Last Saturday Stephanie Dreyer and Tara Whiting traveled with their horses to New Boston, N.H., to attend a fundraising trail ride to benefit the Susan G. Komen Foundation. Between them they raised about $1,400 and the ride itself raised about $10,500. The highlights of the ride were going around the Dodge Family Farm; they bring horses to the MVAS horse pull. The pumpkin patch and views of the mountains were spectacular. Tara reports it was a great time. With her town clerk’s hat on, she reports that a Special Town Meeting will be held on Tuesday, Nov. 5, at 7 p.m. in the school gym. The last day to register to vote at the town meeting is Oct. 25.

The Martha’s Vineyard Food & Wine Festival begins on Oct. 17 at the Agricultural Hall located on Panhandle Road from 7 to 9 p.m. It will be a gathering of community and cuisine for $40. Join them at the Agricultural Hall as local chefs and farmers come together to bring you delectable bites “Fresh off the Farm.” Chef Jan Burhman, owner of Kitchen Porch Catering; Chef Nathan Gould of Water Street at the Harbor View Hotel, and Chef Everett Whiting, owner of Local Smoke, are just a few of the many who will tantalize your taste buds. Taste beef straight from The Farm Institute. Enjoy a tasting from Joseph Carr Winery as you dine around. Enjoy the music of one of Martha’s Vineyard’s favorite bands, Good Night Louise.

Development associate Mary Korba reports that Martha’s Vineyard Community Services will be holding its annual Fall Electronics Disposal Day on Saturday, Oct. 12, during Columbus Day weekend from 10 a.m. to 2 p.m. at their campus across from the high school. Bring your personal or business’s old and tired air conditioners, cell phones, computers, copiers, dehumidifiers, fax machines, microwaves, monitors, laptops, printers, ranges, refrigerators, scanners, stereo equipment, televisions, and washers and dryers. Fees are between $1 and $30 and all proceeds go to Community Services. There is no charge for mice and keyboards and there’s a 10 per cent discount on carloads.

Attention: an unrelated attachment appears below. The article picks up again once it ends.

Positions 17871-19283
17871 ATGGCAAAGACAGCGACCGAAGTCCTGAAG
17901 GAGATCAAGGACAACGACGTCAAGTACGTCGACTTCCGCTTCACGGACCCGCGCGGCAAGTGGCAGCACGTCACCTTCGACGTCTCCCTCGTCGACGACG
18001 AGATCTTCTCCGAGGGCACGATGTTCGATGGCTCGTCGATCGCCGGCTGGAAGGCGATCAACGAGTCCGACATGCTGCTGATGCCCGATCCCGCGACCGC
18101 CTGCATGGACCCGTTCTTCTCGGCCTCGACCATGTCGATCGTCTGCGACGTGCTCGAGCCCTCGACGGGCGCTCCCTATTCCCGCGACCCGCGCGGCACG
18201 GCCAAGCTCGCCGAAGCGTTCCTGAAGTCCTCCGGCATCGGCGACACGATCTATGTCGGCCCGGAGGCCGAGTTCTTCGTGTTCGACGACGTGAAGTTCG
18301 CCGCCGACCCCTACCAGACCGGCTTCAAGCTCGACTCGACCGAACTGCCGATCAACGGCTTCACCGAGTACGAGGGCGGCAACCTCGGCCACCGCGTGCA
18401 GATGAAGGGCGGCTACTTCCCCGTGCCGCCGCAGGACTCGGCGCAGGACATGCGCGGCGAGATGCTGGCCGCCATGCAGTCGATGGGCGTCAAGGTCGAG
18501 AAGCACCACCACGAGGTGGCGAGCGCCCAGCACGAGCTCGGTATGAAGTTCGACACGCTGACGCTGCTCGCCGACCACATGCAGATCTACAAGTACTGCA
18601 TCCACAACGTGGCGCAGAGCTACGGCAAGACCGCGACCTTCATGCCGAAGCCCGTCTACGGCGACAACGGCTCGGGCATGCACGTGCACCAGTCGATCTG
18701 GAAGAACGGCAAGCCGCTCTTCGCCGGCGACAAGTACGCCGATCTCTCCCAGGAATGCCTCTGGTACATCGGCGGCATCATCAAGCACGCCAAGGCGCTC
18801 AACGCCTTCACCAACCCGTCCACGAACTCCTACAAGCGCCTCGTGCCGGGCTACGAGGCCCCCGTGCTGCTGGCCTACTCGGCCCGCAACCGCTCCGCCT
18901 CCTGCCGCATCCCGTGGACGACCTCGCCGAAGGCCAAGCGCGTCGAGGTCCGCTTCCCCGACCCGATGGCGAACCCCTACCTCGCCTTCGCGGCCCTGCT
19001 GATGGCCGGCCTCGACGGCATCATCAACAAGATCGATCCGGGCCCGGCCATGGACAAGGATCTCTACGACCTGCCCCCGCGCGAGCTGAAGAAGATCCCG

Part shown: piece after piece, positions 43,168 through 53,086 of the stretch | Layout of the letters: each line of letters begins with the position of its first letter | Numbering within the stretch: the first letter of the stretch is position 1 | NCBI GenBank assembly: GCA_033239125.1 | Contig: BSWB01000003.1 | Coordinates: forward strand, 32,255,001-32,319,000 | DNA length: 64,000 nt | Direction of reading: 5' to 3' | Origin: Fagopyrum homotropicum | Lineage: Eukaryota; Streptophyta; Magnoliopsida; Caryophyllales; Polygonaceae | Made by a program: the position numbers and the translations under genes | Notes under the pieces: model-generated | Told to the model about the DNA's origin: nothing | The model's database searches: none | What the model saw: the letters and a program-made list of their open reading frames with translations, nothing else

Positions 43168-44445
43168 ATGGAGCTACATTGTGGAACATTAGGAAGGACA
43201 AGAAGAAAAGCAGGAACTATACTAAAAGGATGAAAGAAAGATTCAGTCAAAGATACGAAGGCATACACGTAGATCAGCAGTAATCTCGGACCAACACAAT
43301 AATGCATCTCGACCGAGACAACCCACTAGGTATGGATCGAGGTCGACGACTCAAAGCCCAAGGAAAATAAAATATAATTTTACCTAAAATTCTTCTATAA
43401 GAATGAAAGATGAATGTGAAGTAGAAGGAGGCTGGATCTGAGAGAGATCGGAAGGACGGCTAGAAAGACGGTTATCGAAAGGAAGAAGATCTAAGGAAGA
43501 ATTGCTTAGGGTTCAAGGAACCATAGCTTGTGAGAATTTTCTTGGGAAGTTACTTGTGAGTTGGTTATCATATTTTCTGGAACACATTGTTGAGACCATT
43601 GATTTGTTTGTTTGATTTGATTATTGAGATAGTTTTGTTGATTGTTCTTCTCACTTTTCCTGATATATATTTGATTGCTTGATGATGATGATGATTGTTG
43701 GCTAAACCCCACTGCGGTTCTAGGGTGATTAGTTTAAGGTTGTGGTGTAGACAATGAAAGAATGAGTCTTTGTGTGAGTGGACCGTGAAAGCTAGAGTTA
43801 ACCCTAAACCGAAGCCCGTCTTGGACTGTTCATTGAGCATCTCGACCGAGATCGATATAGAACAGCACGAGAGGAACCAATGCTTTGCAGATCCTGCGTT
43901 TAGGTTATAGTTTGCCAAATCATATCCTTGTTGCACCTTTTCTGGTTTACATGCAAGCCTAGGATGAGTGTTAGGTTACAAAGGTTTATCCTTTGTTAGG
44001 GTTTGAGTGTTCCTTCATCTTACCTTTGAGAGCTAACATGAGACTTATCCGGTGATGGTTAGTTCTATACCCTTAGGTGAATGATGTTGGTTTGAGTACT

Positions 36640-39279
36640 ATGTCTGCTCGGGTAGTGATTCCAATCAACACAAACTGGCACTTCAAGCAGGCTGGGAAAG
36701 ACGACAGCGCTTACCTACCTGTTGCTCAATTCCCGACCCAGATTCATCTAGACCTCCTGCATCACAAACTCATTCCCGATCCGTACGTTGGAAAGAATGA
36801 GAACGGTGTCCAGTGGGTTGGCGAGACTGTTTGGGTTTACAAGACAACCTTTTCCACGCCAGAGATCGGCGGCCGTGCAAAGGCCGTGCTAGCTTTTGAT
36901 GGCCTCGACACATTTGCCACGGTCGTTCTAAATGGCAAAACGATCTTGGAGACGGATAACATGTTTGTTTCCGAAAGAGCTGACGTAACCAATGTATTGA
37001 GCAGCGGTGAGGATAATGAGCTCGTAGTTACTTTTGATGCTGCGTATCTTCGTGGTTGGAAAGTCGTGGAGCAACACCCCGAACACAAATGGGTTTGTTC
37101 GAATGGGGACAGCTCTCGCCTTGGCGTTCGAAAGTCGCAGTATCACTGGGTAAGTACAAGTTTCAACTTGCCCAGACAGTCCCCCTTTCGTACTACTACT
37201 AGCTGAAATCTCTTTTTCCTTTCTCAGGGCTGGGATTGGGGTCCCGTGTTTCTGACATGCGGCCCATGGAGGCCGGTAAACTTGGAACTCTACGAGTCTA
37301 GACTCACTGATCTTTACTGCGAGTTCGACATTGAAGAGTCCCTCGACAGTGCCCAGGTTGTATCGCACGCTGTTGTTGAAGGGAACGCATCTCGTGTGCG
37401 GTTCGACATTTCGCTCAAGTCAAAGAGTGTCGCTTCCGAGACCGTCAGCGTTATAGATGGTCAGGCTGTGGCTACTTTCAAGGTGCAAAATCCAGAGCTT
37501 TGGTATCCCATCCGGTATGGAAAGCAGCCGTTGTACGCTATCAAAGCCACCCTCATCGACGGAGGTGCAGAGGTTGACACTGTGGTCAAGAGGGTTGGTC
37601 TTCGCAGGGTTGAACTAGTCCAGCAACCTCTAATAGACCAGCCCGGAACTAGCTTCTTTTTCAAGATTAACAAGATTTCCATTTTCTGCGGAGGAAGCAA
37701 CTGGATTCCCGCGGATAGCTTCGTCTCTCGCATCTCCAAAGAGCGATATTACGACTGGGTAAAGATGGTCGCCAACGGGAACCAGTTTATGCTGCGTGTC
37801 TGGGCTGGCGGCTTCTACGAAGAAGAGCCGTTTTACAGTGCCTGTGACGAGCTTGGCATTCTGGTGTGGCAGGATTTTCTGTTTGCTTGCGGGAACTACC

Anna Carringer over at the Martha’s Vineyard Museum reports that the Martha’s Vineyard Arts Pecha Kucha Night will happen on Wednesday, Oct. 23, from 7 to 8:30 p.m. at the Harbor View Hotel in the Menemsha Room. The popular Pecha Kucha Night was devised in Japan as an event for young designers to network. It has turned into a massive celebration, with events happening in hundreds of cities around the world. It got its name from the Japanese term for “chit chat.” It follows a simple presentation format: show 20 images for 20 seconds each. Reservations are required only if you’d like to present. Call Katy at 508-627-4441, extension 123 or email

On Oct. 12, 1949, Robin Elwell of Arrowhead Farm in Indian Hill was elected president of the Agricultural Society at its annual meeting at the Agricultural Hall. Miss Polly Mayhew was elected secretary and William Pinney, treasurer. Trustees elected were Albert O. Fisher Jr., Arnold M. Fisher, Jesse Steere and Theodore Meinelt. Mr. Meinelt was also appointed chairman of the 1950 fair. Mrs. Alice Mathewson read a report on the 1949 fair and a vote of thanks was given for her splendid work. It was voted to mail out a questionnaire to the public as an aid to improving future fairs. The results will be tabulated before the first of the year.

Happy birthday to Elizabeth Bramhall, Kathy Logue, Hannah Scott, Cole Powers, Jimmy Young, Emma Kennedy and Fain Hackney today; Tim Maley, Kathy Chaves Verner, Kim Chandler-Elias, Jon Nelson III, Nicolas Capobianco and Fred Fisher III tomorrow; Ben Reeve, Teresa Thompson, James O’Connor, Cynthia Hill, Andrue Carr, Catherine Flynn and Christine Cook on Sunday; Akia Miranda, Carol Salguero, Megan McDonough, Molly Gray and Pat Benway on Monday; Rick Anderson, Timothy Walsh III, Katherine Dorr, Kathleen Hope and Lincoln Higgins on Tuesday; Stephen Maxner, Richard Rooney, Whitney Hyde and Steve Lohman on Wednesday, and Jon Harris, Nina Oken, Julie Giordano and Robert Woodard on Thursday.

Well, that is all of the social news for this week’s edition. If you have any news please call or email me. Have a great week.

The Gazette staff wishes a very happy anniversary to John and Anna Alley on Wednesday.